Independent and cutting-edge analysis on Turkey and its neighborhood

 

The recent resurgence of PKK violence, coupled by a noticeable lag in the constitutional reform process, has led critics to assume that Prime Minister Recep Tayyip Erdoğan’s promises to the Kurds, Turkey’s largest minority population, were insincere. Since June 2011, over 800 people have died in renewed clashes in southeastern Turkey, and the unresolved “Kurdish Problem” threatens the premier’s credibility. This paper explores the primary causes behind Erdoğan’s failures, and suggests practical measures that could restore his credibility while ensuring a democratic future to the Republic of Turkey.
 
 
 
CONTRIBUTOR
Gabriel Mitchell
Gabriel MitchellGabriel Mitchell is a PhD candidate in Government & International Affairs at Virginia Tech University and the Israel-Turkey Project Coordinator at Mitvim – the Israeli Institute for Regional Foreign Policies.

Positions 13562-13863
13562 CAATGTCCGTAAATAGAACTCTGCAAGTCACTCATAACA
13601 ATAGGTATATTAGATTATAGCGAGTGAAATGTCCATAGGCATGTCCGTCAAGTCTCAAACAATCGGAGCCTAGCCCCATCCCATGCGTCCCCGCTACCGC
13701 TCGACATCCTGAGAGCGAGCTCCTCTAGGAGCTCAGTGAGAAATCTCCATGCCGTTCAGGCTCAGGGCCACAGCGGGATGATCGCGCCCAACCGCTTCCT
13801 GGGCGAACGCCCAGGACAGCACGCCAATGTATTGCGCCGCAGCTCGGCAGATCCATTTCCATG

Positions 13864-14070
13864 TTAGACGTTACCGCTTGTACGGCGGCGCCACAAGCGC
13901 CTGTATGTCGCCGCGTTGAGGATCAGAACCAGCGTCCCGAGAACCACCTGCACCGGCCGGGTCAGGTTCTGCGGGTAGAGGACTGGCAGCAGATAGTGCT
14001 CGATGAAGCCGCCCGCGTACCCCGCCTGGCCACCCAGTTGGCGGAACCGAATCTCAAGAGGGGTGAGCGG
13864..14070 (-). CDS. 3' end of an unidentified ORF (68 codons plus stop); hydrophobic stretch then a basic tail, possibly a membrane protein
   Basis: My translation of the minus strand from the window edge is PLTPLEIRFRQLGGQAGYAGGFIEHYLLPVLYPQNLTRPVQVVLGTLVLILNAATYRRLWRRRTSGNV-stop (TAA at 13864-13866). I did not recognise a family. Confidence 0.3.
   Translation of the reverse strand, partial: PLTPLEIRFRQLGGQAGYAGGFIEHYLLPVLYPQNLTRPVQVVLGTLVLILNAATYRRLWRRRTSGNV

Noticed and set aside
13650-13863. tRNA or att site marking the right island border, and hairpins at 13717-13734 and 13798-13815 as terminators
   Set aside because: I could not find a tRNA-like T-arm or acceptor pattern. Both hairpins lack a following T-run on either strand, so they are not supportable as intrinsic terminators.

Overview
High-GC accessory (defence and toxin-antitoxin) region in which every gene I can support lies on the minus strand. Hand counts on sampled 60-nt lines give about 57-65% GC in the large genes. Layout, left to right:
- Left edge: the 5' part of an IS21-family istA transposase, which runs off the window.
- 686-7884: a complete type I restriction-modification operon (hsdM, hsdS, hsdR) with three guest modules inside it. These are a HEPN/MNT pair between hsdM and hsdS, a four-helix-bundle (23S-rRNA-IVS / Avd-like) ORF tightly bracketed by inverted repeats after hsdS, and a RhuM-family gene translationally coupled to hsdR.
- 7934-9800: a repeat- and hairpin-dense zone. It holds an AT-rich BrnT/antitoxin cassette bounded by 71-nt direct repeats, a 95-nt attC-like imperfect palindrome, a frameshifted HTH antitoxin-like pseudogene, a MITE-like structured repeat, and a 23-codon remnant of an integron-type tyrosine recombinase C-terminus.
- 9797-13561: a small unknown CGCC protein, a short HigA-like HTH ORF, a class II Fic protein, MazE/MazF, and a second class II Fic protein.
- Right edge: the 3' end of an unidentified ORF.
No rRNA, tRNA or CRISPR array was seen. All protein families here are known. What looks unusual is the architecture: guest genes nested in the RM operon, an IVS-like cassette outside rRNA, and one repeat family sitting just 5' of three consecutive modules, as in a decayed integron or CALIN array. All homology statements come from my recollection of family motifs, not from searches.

This issue was published in collaboration with the Friedrich Naumann Foundation Turkey Office.
From the Desk of the Editor TPQ’s Fall 2019 issue, published in collaboration with the Friedrich Naumann Foundation, titled Populism and the Age of Upheaval, examines the rise of populism and its impact on the international order – from governance issues to the environment to gender ideology. Since 2016, the world has been monitoring and trying to forecast the turnout of a series of events that started with...
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